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I am trying to understand how to prevent a UKS (unknown key-share) attack, but I am having trouble finding many resources out there to help.

Let's imagine a hypothetical secure messaging application that uses public keys to encrypt messages between any two people trying to communicate. Assume 3 people, $A$, $B$, and $M$, where $M$ is the attacker. My understanding of a UKS attack would be:

  1. $M$ announces his public key as $B$'s public key (instead of his own)
  2. $A$ sends $M$ a message, but $A$ is unaware that he is really encrypting with $B$'s public key
  3. $M$ can't read the message since he doesn't have $B$'s private key, but he forwards it to $B$.
  4. $B$ thinks the message came from $A$ (which it did, technically) except $A$ did not intend for $B$ to see the message (he thought it was going to $M$!)

You could disallow two people from having the same public key in the system, but then you could run into some confusing issues for the user if someone "stole" their public key before they joined.

My question is two-fold:

  1. Are their any other ways to prevent these types of attacks?
  2. What other nefarious things could $M$ do in this scenario? Is it ever practical to alter the ciphertext before sending to $B$ to change the meaning of the message in some way?
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As far as I know, unknow key-share (UKS) attacks are mostly related to key exchange protocols.


Presentation

An UKS attack on an authenticated key exchange (AKE) protocol is an attack whereby an entity $A$ ends up believing he shares a key with entity $B$,and although this is in fact the case, $B$ mistakenly believes the key is instead shared with an entity $M \not = A$.Since the adversary $M$ doesn't obtain the shared secret key, he can't modify or decrypt the messages between $A$ and $B$. However, $M$ can take advantage of the entities' false assumption about the identity with whom they share the key.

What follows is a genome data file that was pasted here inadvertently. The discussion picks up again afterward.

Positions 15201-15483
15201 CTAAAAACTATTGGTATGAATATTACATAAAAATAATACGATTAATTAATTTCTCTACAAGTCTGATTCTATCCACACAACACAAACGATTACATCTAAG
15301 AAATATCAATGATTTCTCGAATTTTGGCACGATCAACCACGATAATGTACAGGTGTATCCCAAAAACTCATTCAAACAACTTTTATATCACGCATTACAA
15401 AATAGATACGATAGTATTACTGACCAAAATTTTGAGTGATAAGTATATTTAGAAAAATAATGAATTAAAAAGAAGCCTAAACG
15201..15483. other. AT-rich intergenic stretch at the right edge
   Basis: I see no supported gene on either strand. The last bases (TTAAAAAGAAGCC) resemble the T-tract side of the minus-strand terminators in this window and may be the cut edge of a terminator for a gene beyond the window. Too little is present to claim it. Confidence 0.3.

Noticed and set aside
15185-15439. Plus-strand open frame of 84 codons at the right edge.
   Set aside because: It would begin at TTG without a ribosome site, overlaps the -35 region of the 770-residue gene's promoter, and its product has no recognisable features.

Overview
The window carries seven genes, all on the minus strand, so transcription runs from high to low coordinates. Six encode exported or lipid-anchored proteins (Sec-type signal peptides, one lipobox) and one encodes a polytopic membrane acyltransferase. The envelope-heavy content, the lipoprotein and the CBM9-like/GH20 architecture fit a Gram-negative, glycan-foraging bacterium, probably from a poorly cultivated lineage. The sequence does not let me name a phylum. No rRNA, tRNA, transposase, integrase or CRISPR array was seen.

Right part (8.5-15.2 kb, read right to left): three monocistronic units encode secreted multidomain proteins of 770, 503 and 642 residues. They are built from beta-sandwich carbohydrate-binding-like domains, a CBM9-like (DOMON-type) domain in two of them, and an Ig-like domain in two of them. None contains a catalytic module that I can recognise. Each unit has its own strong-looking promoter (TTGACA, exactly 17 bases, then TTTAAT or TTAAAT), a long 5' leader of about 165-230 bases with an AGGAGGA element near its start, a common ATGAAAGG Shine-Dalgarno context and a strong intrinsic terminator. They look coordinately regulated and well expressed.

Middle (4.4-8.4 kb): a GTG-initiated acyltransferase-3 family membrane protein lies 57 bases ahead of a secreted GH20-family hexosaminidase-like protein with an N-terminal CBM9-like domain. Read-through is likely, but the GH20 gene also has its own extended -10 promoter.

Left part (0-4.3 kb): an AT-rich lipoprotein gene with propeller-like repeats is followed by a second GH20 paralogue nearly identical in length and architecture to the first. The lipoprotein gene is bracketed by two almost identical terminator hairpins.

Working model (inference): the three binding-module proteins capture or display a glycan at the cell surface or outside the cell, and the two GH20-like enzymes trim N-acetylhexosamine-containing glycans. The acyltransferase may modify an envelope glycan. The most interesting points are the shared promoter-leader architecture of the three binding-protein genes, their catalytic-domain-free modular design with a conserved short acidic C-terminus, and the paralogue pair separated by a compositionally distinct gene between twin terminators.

Example on authenticated Diffie-Hellman

Let's say $A$ and $B$ want to perform an AKE.

$1. \hspace{2cm} A \longrightarrow M(B):\hspace{0.3cm} Cert_A, g^a, S_A(g^a)$

$2. \hspace{2cm} M \longrightarrow B:\hspace{1cm} Cert_M, g^a, S_M(g^a)$

$3. \hspace{2cm} B \longrightarrow M:\hspace{1cm} Cert_B, g^b, S_B(g^b)$

$4. \hspace{2cm} M(B) \longrightarrow A:\hspace{0.2cm} Cert_B, g^b, S_B(g^b)$

where $M(B)$ denotes $M$ masquerades as $B$ and $S_X$ denotes a signature using the private key given in $Cert_X$.

So at the end of the protocol, $A$ and $B$ share the secret key $g^{ab}$ but $B$ mistakenly believes that this key is shared with $M$ and not with $A$. Note that $M$ does not know the shared secret key $g^{ab}$.



Answers

I am having trouble finding many resources out there to help.

I posted something some months ago about UKS attacks on KEA protocol, maybe it can help you. Also, an interesting paper about UKS attacks helped me a lot to understand it.

  1. Are their any other ways to prevent these types of attacks?